American Jews plan campaign to change Israeli minds about Judaism’s diversity

July 5, 2017

American Jewish leaders, frustrated by a recent Israeli government decision to abandon an agreement to create a pluralistic, state-funded prayer space at the Western Wall, plan to plead their case directly to the Israeli public.

“We want the Israeli Jewish community to understand why we are upset,” said Jerry Silverman, president and CEO of the Jewish Federations of North America. “This isn’t a Reform or Conservative issue, it’s a Jewish issue, a unity issue.”

Seventeen months after the Israeli cabinet approved the measures, the government said that it will build the prayer space but without the promised structural changes that would give it equal standing with the existing Orthodox prayer spaces. It will also proceed without the input of non-Orthodox Jews, who were previously promised a central role in maintaining the site.

Representatives of the Reform and Conservative movements, the Jewish Federations of North America, and the feminist prayer group Women of the Wall spent three years negotiating the now-dead agreement with the Israeli government, and they do not intend to back away from it. But by all accounts they face an uphill battle in their quest to educate Israeli Jews about their communities, goals, and values.

Last year, Reform and Conservative leaders hailed the deal as an unprecedented Israeli recognition of the rights of non-Orthodox Jews, whose rabbis and institutions receive no Israeli government funding. The Orthodox Chief Rab­binate has sole authority over Jewish marriages, divorces, and religious budgets.

Prime Minister Benjamin Netanyahu, who actively supported the deal, reneged under pressure from his ultra-Orthodox coalition partners, who threaten to bring down his government over any concessions to the non-Orthodox.

Gary Rosenblatt, editor of the New York Jewish Week, wrote that the government’s announcement left American Jews feeling betrayed: “The Israeli government has every right to make political decisions in its own interest and, hopefully, in the interest of its citizens. But it can’t expect unfailing fealty from millions of Jews in the diaspora who have just witnessed the government break its promise—and break their hearts—yet again.”

Steven Wernick, CEO of the United Synagogue of Conservative Judaism, said his movement is planning an educational and public awareness campaign geared toward the majority of Israeli Jews, who aren’t Orthodox but who view Orthodoxy as the only legitimate form of Judaism.

“We want Israelis to understand that our struggle isn’t just about the Kotel,” Wernick said, using the Hebrew word for the Western Wall. “It’s part of a larger struggle against the stranglehold of the Rabbinate and growing [Orthodox] extremism in Israeli daily life. We need to work together to change the religious status quo. We want to increase our relationships with political allies in Israel,” beginning with Israeli lawmakers.

Anat Hoffman, the Israeli-born chairwoman of Women of the Wall, said she doesn’t want frustrated American Jews to disengage from Israel.

“American Jews need to engage in a different way, to support those Israelis who are fighting for change,” Hoffman said. “The issues of religion and state in Israel, whether it’s women praying with a Torah at the Wall or efforts to ban public transportation on Shabbat, are strategic issues for American and Israeli Jews.”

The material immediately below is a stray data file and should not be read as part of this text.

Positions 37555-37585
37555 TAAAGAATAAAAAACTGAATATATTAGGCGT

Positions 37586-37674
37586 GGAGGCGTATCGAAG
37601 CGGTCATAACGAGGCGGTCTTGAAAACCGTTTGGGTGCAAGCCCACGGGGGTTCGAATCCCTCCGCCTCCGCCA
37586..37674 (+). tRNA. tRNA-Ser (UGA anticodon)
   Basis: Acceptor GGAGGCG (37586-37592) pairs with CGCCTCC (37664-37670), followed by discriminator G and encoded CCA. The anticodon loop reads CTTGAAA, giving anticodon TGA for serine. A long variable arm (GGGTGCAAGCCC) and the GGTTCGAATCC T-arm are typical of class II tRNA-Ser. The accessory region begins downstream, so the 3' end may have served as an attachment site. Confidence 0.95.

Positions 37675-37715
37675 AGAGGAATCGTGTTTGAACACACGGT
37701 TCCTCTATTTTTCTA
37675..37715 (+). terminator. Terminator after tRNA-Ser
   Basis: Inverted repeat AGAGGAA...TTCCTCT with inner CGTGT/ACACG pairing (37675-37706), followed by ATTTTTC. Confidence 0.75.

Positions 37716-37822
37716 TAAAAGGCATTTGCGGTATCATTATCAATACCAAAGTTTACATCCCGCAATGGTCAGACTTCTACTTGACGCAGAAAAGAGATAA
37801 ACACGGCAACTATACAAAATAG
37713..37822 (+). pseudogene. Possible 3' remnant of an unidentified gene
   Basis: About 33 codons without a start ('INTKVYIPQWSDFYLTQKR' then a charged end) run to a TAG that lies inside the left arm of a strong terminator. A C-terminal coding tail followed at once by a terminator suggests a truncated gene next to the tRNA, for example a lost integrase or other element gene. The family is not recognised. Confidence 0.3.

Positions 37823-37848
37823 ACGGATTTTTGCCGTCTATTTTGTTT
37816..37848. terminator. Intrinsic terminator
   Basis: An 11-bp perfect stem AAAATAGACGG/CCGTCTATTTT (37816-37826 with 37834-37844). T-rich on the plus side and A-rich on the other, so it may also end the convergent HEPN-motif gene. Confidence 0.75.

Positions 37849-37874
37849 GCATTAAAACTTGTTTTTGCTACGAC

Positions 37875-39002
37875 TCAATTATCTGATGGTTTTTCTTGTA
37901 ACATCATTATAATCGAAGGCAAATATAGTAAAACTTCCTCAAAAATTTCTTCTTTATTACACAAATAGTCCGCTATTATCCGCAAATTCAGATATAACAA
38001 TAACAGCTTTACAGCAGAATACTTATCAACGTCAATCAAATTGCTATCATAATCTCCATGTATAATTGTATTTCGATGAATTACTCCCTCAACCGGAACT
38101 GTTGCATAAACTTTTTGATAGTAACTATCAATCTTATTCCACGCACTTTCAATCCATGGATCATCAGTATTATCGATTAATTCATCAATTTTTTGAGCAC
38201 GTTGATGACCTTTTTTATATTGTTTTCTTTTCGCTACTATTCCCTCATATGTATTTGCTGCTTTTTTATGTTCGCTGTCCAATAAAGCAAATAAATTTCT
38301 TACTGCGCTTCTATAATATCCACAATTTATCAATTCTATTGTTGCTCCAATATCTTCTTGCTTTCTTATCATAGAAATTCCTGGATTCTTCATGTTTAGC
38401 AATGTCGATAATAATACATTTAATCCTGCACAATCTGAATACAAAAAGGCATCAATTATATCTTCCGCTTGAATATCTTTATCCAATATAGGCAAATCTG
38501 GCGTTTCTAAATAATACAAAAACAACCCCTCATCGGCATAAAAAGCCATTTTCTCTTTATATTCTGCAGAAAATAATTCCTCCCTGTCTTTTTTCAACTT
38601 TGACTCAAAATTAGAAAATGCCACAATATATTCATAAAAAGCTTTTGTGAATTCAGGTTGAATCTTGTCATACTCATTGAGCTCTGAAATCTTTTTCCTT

Silverman said the Jewish federation system is still formulating a response to the government decision, but it will involve some sort of outreach to the 150 Israeli sister towns and cities JFNA helps support, financially and logistically.

JFNA and the Jewish Agency for Israel “have deep relationships with these communities,” he noted.

Another of Silverman’s ideas is to bring together Israel-based Reform, Conservative, and Modern Orthodox teens to work on a project “in line with Jewish values, helping people less fortunate. It would be something they can unify around.”

But the odds that American groups will change Israeli minds seem daunting.

Although 63 percent of Israelis polled by Hiddush, a religious freedom organization, opposed the government’s decision to freeze the Wall agreement, they don’t belong to the non-Orthodox movements.

“That’s the catch,” said Joel Alan Katz, editor of the blog Religion and State in Israel.

The problem, Katz said, is that the concept of Judaism in Israel is very different from how it is perceived outside Israel.

“In Israel, you don’t need a religious community to feel Jewish,” Katz said. “Bible is taught in secular schools. You have the Hebrew language, Jewish history, geography. The concept of a rabbi as a community leader is a diaspora construct.”

Religious choice is a foreign concept to Israelis, Katz said.

“Imagine you go shopping for cereal and all the boxes contain sugar, so you think sugar cereals are the only choice,” Katz said. “If there isn’t a marketplace for sugar-free cereal—or different kinds of Judaism due to an Orthodox monopoly on religion—how can you embrace something different?” —Religion News Service

A version of this article, which was edited on July 31, appears in the August 16 print edition under the title “American Jews campaign to change Israeli minds about Judaism’s diversity.”